At Phipps, we are working with researchers from Carnegie Mellon University’s Cognitive Development Lab to provide a museum setting for their work.  CMU’s Cognitive Development Lab is interested in gaining a better understanding of “how children generalize knowledge they have to new situations, how children acquire language, what role language plays in knowledge generalization, how children maintain focused attention, and what role focused attention plays in acquisition of new knowledge.” They do this playing games with their subjects that are designed to take show researchers how children think and how their thinking changes with development.

Two of the games that they are currently playing with our visitors are the “Help Zippo” game and the “Perceptual Similarity” game. The first, Help Zippo, investigates how children organize plants and animals based on the relationships between them. Children are given cards with black and white pictures of plants and animals and asked to sort them onto a game board four different times. Each time, researchers are looking to see how they are grouped and whether children can group the pictures in multiple ways. The Perceptual Similarity game tests the degree to which children can use their knowledge of how objects are categorized in a situation in which they are presented with conflicting information. Children are shown a set of three pictures, two of which are similar and one of which is close, but slight different (e.g. a lemon, a lemon wedge and a yellow tennis ball). Children are told that the similar objects go together and asked to pick which two match based on physical similarity. Both of these games test category-based reasoning, but the Cognitive Development Lab also tests other topics, such as the development of focused attention during pre-school years and the effect of classroom visual environment on allocating attention and learning.

IMG_0147The games that the Cognitive Development Lab plays with children are different each time, based on the different studies that are being run. Phipps is not the only source of study participants, so the study is conducted in a secluded, quiet spot where variables like noise and stimulation can be controlled. While they watch their child participate, parents are given information on the study itself to help them understand more about the research question being investigated. This is a wonderful way for parents and children to engage with the research and, as the research questions often change quickly, there are many eager return customers.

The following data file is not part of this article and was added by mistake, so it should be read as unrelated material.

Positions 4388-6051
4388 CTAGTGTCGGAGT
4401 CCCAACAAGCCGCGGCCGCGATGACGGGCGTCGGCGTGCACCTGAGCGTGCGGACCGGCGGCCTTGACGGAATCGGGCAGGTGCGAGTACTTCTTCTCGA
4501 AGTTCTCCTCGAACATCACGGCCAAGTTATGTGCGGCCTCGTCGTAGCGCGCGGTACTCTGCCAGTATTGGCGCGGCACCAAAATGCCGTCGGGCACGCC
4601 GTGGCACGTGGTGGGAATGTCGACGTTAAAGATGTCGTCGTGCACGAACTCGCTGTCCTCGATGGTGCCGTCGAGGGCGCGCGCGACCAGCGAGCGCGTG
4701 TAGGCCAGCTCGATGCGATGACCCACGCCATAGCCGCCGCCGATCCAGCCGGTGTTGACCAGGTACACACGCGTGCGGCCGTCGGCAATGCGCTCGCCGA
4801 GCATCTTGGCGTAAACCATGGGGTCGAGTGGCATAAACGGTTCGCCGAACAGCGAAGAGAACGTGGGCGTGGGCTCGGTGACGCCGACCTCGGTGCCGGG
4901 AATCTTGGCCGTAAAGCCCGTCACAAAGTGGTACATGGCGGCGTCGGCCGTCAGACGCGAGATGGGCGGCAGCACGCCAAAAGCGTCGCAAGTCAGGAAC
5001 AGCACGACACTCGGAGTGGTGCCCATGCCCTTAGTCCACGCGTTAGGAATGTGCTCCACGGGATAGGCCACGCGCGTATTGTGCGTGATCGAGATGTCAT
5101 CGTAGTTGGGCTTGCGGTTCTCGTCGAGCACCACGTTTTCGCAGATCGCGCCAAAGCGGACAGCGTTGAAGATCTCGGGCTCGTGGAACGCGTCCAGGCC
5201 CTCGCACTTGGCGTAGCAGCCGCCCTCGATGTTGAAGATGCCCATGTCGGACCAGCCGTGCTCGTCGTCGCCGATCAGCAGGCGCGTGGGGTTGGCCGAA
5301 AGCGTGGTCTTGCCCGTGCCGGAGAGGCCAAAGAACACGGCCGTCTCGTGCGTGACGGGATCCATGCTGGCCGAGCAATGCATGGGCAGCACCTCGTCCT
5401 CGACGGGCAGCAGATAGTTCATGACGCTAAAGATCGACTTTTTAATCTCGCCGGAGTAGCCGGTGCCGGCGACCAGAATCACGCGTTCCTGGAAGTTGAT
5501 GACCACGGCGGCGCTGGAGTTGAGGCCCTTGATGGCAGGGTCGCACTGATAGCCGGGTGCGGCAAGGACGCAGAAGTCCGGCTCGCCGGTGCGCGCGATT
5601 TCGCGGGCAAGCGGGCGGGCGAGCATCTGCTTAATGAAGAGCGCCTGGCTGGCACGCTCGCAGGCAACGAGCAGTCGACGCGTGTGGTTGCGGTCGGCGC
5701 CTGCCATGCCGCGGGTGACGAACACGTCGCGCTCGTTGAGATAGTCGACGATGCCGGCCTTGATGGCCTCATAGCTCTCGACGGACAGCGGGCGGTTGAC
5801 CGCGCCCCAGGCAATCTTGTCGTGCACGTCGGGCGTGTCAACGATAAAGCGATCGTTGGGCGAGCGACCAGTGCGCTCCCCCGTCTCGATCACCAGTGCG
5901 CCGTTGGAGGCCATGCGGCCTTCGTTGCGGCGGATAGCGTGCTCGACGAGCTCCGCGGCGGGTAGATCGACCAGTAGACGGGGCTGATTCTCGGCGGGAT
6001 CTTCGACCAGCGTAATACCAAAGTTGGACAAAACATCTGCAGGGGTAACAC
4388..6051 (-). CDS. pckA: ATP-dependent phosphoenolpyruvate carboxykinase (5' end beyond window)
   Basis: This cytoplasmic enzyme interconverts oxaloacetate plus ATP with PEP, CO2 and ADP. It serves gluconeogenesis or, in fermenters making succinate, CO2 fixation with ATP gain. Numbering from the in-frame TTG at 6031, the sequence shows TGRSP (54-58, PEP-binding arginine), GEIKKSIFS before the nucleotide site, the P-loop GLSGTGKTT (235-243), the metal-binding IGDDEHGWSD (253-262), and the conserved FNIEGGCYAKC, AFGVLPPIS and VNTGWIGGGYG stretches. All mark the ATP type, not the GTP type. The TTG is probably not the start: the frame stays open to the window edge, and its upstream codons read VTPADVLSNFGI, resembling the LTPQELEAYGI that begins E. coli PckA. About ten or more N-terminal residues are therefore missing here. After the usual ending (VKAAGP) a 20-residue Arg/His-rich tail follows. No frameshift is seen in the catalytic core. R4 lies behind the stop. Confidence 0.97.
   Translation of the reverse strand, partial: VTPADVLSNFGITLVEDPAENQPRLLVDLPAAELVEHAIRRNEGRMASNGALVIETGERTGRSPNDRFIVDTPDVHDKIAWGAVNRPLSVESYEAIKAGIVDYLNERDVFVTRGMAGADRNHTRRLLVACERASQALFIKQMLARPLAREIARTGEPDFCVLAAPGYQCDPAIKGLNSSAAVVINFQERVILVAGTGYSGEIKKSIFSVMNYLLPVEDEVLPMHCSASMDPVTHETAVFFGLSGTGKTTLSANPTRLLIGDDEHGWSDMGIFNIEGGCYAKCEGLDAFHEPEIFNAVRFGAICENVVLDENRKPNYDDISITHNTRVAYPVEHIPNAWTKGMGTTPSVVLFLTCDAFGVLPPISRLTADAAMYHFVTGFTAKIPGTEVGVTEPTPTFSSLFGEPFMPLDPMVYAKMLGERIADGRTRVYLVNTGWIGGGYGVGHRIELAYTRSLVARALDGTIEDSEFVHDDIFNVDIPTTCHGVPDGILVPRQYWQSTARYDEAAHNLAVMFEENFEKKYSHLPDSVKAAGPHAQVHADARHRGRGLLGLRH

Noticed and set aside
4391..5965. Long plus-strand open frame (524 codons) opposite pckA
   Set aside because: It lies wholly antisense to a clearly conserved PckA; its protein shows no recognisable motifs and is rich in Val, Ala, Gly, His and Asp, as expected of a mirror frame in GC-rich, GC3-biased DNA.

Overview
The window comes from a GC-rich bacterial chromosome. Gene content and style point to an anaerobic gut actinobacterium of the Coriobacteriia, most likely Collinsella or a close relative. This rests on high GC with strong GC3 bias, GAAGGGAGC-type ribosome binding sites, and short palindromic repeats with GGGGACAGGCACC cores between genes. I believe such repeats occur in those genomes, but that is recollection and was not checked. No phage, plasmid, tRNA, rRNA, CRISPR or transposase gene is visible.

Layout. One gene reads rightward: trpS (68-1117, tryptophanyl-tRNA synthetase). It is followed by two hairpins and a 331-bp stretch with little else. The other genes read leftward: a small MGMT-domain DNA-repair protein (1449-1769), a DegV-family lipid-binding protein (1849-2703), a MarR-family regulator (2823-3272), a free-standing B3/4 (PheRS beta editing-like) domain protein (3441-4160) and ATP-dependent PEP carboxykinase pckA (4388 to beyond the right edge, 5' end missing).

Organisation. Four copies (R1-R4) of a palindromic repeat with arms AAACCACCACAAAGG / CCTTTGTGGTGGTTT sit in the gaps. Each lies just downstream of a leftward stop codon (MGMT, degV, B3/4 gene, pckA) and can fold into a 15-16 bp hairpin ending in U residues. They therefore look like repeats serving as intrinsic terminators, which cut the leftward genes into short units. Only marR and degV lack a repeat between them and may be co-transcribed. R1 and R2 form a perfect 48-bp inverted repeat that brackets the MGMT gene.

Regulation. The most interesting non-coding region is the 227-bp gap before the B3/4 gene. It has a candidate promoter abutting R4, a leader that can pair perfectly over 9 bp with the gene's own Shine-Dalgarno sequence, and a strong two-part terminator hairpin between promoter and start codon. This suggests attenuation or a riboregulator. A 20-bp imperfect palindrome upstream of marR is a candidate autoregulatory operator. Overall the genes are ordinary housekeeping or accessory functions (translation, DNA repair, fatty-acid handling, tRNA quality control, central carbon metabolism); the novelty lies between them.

Having researchers working in public settings, like museums and libraries, is a great way to involve families in the scientific process. Through participation in studies and interaction with scientists, visitors, researchers and museums can all benefit!

If you are a museum professional and would like to learn more about a Living Lab hub near you, check out the National Living Lab Initiative.

To learn more about the research being conducted by CMU’s Child Development Lab, check out their great website; there is also information for parents if you are local to Pittsburgh and would like to participate.

The above photos of the CMU Cognitive Development Lab team were taken by our photography intern, Cory Doman.

August 22, 2014

Summer Camp Recap: We Like Dirt!

by Melissa Harding

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Summer Camp Recap is our seasonal segment featuring our summer camp programs. This is the place for camp parents to find pictures of their campers in action and see all the fun things we did all week. It’s also a great place for educators to pick up craft, story and lesson ideas for their own early childhood programs!

We Like Dirt is our last camp for the summer. A fitting end, since it is one of our favorites! This week, campers learned what dirt is, where is comes from and who lives in it. They spent the week exploring the ecosystem under the ground, playing games, singing songs and crafting with mud. Campers created mud pies, dug for bugs, and even decorated T-shirts with “muddy” animal footprints. They loved making friends with worms and learning all about how they turn plants into soil.